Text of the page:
Going Out There with a Clear Picture of It’s Limits

The reason for the gathering is to be encouraged and equipped for the purpose. The purpose is carried out day-to-day in markets and communities that aren’t coming to the gathering. That means that vocations and locations occupied by people who come to the gathering are going to be the ones that carry out the purpose. Out there.

The ministers are electricians, dentists, room moms and IT professionals. They go places that pastors and priests aren’t invited or expected. It’s in those places that ministry extends the reach of God beyond the four walls of a gathering place. To be qualified, you simply have to be reconciled. Once you are reconciled to Jesus, you are a minister of reconciliation.

“And he has committed to us the message of reconciliation. We are therefore Christ’s ambassadors, as though God were making his appeal through us. We implore you on Christ’s behalf: Be reconciled to God.” (2 Corinthians 5:19-20)

Once reconciled, you are given the authority of an ambassador to bring the message of reconciliation to others. You are a minister of reconciliation. Congratulations.

John 1:1 says that Jesus is the Word. Reconciliation is to the Word; written and personal. When people are hurting they need to know but they need more than information. The written Word is imperative in our understanding of truth. The Word Himself is just as vital as we realize grace and love. Without the personal connection, it’s a matter of logic and reason with no relationship. The invitation is into relationship.

Too often, we are “out there” among people who don’t know Jesus and we want to try to convict or convince them of their faults with supporting evidence from the written Word. The net result is accusation and condemnation. Typically not very fruitful.

If we’ll allow for Jesus to be personified in our grace and compassion without the need to change behaviors from the outside, He is good at the inside business. In fact, when we consider it, He is still in the process of changing us from the inside but is doing so with love and grace. Not guilt, shame or condemnation.

Ambassadors are only legitimate for as long as they represent the governing authority that sends them. Jesus didn’t send you to tell everyone how wrong they are; He sends you to tell them that He isn’t holding it against them.

“All this is from God, who reconciled us to himself through Christ and gave us the ministry of reconciliation: that God was reconciling the world to himself in Christ, not counting people’s sins against them.” (2 Corinthians 5:18-19)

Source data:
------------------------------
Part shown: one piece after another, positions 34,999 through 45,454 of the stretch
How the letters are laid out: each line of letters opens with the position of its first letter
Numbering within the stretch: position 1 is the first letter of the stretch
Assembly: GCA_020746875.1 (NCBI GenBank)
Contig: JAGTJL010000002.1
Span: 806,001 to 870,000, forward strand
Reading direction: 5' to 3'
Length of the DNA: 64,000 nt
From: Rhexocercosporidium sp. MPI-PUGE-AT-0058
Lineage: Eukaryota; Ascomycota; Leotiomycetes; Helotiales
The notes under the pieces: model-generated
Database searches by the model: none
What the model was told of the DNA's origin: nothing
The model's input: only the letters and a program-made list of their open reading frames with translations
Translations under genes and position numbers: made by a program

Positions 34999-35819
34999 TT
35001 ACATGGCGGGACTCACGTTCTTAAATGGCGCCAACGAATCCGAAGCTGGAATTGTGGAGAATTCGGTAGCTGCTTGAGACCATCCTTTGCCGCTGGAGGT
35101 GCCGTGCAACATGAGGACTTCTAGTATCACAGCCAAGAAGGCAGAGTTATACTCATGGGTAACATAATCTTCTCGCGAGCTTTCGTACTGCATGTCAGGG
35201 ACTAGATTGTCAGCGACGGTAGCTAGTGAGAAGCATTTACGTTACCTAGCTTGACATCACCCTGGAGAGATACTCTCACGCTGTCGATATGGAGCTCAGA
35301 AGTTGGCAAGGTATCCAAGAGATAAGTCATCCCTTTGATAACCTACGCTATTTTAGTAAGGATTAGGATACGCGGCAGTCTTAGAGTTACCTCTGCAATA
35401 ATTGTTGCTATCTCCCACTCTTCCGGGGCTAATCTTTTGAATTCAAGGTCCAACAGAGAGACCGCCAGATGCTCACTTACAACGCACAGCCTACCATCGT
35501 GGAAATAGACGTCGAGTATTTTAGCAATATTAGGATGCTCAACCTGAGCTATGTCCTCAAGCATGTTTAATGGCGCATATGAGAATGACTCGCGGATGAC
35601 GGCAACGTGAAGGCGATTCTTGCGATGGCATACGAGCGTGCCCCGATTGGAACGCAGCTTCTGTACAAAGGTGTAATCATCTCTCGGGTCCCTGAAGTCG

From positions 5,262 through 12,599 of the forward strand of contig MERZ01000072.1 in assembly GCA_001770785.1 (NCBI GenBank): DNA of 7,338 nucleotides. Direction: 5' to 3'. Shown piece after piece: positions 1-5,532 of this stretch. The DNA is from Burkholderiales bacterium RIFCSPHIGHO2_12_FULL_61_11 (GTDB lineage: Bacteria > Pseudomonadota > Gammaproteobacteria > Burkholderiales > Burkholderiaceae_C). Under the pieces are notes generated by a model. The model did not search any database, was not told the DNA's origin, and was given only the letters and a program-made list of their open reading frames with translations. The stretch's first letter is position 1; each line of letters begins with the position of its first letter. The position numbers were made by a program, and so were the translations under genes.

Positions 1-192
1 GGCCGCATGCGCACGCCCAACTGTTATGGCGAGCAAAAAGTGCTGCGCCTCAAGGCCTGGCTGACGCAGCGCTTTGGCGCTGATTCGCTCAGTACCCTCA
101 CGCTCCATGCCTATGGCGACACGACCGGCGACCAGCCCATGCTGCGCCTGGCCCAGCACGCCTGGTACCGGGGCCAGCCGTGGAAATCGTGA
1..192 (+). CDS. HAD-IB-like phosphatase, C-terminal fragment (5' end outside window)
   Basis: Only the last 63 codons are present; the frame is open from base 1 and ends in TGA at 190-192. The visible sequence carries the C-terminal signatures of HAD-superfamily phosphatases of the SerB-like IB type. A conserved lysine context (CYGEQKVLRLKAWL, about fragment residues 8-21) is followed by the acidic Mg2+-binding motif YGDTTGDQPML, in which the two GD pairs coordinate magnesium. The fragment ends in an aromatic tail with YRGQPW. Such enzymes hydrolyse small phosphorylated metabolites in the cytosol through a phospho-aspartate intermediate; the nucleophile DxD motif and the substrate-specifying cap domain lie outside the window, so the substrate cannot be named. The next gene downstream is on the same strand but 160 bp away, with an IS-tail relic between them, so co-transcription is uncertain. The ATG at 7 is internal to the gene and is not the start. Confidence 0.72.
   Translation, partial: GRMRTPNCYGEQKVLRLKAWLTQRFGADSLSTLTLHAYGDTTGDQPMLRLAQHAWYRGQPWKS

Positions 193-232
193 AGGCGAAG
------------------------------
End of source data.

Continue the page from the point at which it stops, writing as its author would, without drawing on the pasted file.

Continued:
Recent Attempts at an Ancient Way for Church

The burdens that we accept are made more clear when we finally get free from them. Looking back, the extra stuff which was piled on is exposed for its worthlessness. All that should be left as we walk out faith which is increasingly easy and light should be the grace of Jesus, the love of the Father and the fellowship of the Holy Spirit.

We do church in a coffee shop and in no way do I think that we have it figured out and others have it wrong. In its simplicity, there have been some revelations of an ancient and easy way that may have been lost by way of best efforts, however. Without programs, promotions or professionals to administer them we are left considering the body and how people interact with each other as well as with the Head of the Church, Jesus.

We recently added to staff, which means we’ve added a part-time pastor. We only have part-time “pastors” and no particular guy who is “in charge.” There are elders who equally seek to agree on direction and facilitation of vision as the church fulfills its unique place and calling in the context of the Church overall in the Kingdom of God.

The implications of this model are numerous, starting with the idea that a “pastor” may or may not be pastoral. The “five-fold” ministry of eldership relies on the diversity of gifts to equip others to do ministry with Jesus left in His place as the Head of the church. That means that pastoral care and counseling might come to others via a dentist or other form of vocational professional who is gifted as a pastor. It also means that those that are compensated for their contributions to the church (again, on a part-time “bi-vocational” basis) are free to operate in their particular gifting and not try to be everything to everybody.

Recently, our new pastor (who actually is pastoral as well as evangelical) said to me, “I like coming here; it’s not like I’m coming to work and I look forward to the gathering.”

That’s it; it was never meant to be career management, but gifts and talents released in agreement with an eternal plan. Professional programming and metrics management isn’t part of the equation. The invitation of fitting uniquely in a group where your gifts are valued and released in unison with others frees up the “professional” to freely give without carrying a weight that isn’t designed for them to carry. It’s easy and light and should be enjoyable and maybe even some fun.

Stay Connected or Wither Away

I’ve been involved with Quest since 2008. Over the years, I’ve seen hundreds of lives impacted through the incredible encounter with the One true and living God that occurs during a Quest. Sometimes there is a person who experiences such an encounter only to later struggle and find themselves in a ditch. When I am involved with any individual whom has struggled like that, the first thing I’ll ask them is something along the lines of:

  • “Where are you connected?”
  • “Where are you going to church?”
  • “Who are you living life with?”

Every time, without exception, they aren’t connected, they aren’t a part of a local church and they aren’t living life in the manner we would encourage during and following the Quest experience. They are isolated. Every time.

In John 15:5-6, Jesus says, “I am the vine; you are the branches. If you remain in me and I in you, you will bear much fruit; apart from me you can do nothing. If you do not remain in me, you are like a branch that is thrown away and withers; such branches are picked up, thrown into the fire and burned.”

The first thing we should notice about this passage is that Jesus is addressing the branches, plural. There is an invitation to bear fruit in the context of other fruit bearers. While we are often tempted to read Scripture as entirely personal and individual, the context and promises are often corporate. Corporately, there can be much fruit; when we are connected together to Him.

Secondly, the reality is that without such corporate connection with unity in Jesus is that any individual branch is going to wither. Jesus isn’t going to wither and the rest of the branches (people) won’t wither, just the ones that aren’t connected. What happens without connection, by definition, is that the disconnected person dries up and wastes away.